Porter Hinman Dale - Porter Hinman Dale was born in Island Pond, Vermont, on March 1, 1867, the son of George N. and Helen Hinman Dale. He attended the Washington County Grammar School in Montpelier and Eastman Business College in Poughkeepsie, and graduated from James E. Murdoch's National School of Elocution and Oratory in Philadelphia in 1889. After a brief affiliation with Green Mountain Seminary in Waterbury, he taught elocution at Bates College in 1891-92, then went into business before gaining admittance to the Vermont Bar in 1896. The following year, Dale became deputy collector of Customs at Island Pond, a position he held until 1910; during the 1890s and early 1900s, he also served as an officer or director of a variety of Island Pond corporations, fraternal and political groups, banks, and other organizations. Porter Dale's political career began inauspiciously with an unsuccessful candidacy for Congress in 1900, but 10 years later he won election to the Vermont State Senate from Essex County. After two terms in the Vermont Senate, he ran again for congress in 1914, and this time was successful. Reelected four times, in 1923 he moved over to the U.S. Senate to fill the vacancy caused by the death of William P. Dillingham; he remained in the Senate for the last 10 years of his life, winning reelection in 1926 and 1932. Dale married Amy K. Bartlett of Island Pond on June 1, 1891, a marriage that produced two sons and two daughters. Amy Bartlett Dale died in 1907, and Dale married Augusta M. Wood on June 25, 1910. Porter Hinman Dale died in Westmore, Vermont, on October 6, 1933, at the age of 66.

Timothy C. Dale - Timothy C. Dale was born on February 22, 1894, in Island Pond, the son of Porter H. And Amy Bartlett Dale. He attended Island Pond schools, Vermont Academy, and Oberlin College, and graduated from Eastern College in Manassas, Virginia, in 1916. During World War I, he served in France with Harvard Base Hospital No. 5. After the war, he attended New York Electrical School and worked briefly as an electrician in Ontario before returning to Island Pond in 1921 to manage the Island Pond Electric Company. In the early 1930s, he became cashier of the Island Pond National Bank, eventually rising to the presidency of the bank. Governor Charles M. Smith appointed him Vermont Commissioner of Public Welfare in 1935; that year he also served as Department Commander, American Legion, State of Vermont. After 13 years as Commissioner of Public Welfare, in 1948 Dale became Commissioner of Corrections and Instituations, holding that position until his retirement in 1959. He was a member of the Vermont House in 1933, and was president of the Burlington Mutual FIre Insurance COmpany from 1935 to 1961. He married Emma Everhart Hemmig, an Eastern College classmate, on June 9, 1920; they had two sons and two daughters. Timothy C. Dale died in Berlin, Vermont, on October 3, 1977, at the age of 83.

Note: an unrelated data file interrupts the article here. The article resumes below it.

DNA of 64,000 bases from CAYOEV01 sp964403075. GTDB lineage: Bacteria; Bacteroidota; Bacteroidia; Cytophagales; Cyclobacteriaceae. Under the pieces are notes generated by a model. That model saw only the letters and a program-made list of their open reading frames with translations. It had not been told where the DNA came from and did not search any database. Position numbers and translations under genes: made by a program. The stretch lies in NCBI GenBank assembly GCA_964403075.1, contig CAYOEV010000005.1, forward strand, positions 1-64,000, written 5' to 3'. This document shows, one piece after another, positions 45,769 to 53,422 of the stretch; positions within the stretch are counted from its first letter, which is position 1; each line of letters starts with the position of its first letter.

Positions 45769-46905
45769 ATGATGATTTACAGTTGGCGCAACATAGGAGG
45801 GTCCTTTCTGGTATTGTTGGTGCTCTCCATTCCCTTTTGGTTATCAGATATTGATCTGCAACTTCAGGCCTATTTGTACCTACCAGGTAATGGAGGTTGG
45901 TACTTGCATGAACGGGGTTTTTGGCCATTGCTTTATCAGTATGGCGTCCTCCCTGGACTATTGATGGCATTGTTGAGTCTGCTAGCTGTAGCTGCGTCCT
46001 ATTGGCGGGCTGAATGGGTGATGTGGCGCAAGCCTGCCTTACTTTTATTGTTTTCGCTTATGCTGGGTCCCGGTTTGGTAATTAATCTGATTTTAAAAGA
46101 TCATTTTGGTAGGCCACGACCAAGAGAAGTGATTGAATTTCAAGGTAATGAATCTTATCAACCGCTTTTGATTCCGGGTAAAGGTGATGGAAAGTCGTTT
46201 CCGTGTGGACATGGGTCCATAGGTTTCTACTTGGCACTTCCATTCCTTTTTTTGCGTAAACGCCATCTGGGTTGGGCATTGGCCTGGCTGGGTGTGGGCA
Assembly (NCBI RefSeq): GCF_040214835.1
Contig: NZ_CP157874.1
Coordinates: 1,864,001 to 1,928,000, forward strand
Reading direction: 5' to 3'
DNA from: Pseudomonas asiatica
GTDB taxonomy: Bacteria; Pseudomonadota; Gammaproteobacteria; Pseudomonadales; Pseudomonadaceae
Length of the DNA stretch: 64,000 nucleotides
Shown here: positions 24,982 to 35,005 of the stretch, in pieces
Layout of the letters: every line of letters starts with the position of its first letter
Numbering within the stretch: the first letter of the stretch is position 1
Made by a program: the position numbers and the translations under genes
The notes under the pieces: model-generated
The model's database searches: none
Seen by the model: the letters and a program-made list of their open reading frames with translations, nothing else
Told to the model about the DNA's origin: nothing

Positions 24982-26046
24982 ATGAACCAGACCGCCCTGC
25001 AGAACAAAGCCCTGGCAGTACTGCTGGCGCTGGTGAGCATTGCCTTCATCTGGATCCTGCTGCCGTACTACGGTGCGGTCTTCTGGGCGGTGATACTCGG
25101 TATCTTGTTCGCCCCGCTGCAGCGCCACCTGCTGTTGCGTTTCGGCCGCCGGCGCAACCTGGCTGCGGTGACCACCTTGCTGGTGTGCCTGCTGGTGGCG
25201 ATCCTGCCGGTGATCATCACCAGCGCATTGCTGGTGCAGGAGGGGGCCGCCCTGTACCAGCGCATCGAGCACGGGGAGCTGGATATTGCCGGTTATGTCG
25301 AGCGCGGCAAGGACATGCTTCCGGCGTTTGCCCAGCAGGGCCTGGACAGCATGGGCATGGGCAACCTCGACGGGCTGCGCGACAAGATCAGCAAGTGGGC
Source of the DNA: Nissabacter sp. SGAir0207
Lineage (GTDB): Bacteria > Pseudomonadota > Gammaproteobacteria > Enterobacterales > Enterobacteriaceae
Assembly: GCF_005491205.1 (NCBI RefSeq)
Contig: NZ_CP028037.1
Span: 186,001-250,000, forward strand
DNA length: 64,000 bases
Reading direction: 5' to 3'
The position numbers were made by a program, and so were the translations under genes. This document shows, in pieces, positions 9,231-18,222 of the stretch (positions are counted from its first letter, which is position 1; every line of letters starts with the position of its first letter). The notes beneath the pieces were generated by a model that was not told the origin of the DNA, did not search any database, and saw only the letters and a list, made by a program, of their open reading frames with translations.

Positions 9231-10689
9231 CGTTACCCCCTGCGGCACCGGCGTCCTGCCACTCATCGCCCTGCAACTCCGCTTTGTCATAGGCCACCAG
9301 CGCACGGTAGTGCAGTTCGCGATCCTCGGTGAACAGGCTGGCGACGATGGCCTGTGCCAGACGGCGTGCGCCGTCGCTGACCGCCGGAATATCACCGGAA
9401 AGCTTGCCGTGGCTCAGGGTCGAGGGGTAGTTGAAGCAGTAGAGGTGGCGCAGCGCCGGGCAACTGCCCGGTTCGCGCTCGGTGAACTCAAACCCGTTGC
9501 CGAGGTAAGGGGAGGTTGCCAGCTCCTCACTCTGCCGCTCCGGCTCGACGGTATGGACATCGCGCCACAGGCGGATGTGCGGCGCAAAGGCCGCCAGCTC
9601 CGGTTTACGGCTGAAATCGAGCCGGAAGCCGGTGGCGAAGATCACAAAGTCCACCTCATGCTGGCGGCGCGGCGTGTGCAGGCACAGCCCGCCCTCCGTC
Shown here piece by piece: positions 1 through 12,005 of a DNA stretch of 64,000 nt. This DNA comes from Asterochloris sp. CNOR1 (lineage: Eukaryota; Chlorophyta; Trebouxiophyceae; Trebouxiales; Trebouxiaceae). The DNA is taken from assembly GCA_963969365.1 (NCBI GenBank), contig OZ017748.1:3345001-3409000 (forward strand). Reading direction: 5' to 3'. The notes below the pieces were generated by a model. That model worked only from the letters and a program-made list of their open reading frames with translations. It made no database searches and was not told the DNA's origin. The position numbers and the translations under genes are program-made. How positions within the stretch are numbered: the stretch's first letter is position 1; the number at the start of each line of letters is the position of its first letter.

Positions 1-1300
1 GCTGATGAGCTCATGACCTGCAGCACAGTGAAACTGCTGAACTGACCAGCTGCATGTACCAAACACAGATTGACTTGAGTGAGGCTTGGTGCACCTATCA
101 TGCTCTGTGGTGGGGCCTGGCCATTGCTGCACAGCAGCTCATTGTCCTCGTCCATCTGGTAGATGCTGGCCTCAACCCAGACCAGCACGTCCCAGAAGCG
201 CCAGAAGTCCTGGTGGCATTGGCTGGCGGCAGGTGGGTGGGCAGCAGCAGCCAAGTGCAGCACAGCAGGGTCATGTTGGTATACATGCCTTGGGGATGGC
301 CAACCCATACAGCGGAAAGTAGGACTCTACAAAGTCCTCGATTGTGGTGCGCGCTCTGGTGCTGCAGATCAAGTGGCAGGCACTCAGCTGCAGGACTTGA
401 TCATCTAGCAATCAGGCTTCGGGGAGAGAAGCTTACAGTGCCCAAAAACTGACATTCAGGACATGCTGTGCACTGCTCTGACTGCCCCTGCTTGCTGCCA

43.04 Linear Feet (37 cartons, 3 boxes, 2 oversize boxes, 6 oversize folders)

Language of Materials



The Dale Family Papers include records from a prominent Vermont family, primarily George N. Dale, Porter H. Dale, and Timothy C. Dale. The records include correspondence, writings, business records, bound manuscripts, speeches and writings, diaries, scrapbooks, clippings, financial records, photographs, ledgers, and maps. The chronological span of the collection is from 1841 to 1961, with the heaviest concentration of material falling between 1875 and 1935. The collection provides information about social history in Vermont, the history of the village of Island Pond and Essex County, Vermont, and the professional activities of George, Porter, and Timothy Dale, who participated in varying capacities in legal practices, Vermont state politics, and federal politics.


Library Research Annex; contact for access.

Guide to the Dale Family Papers
2017 May 11
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Repository Details

Part of the University of Vermont Libraries, Special Collections Repository

Silver Special Collections Library
48 University Place, Room B201
Burlington Vermont 05405 U.S.A. US
(802) 656-2138
(802) 656-4038 (Fax)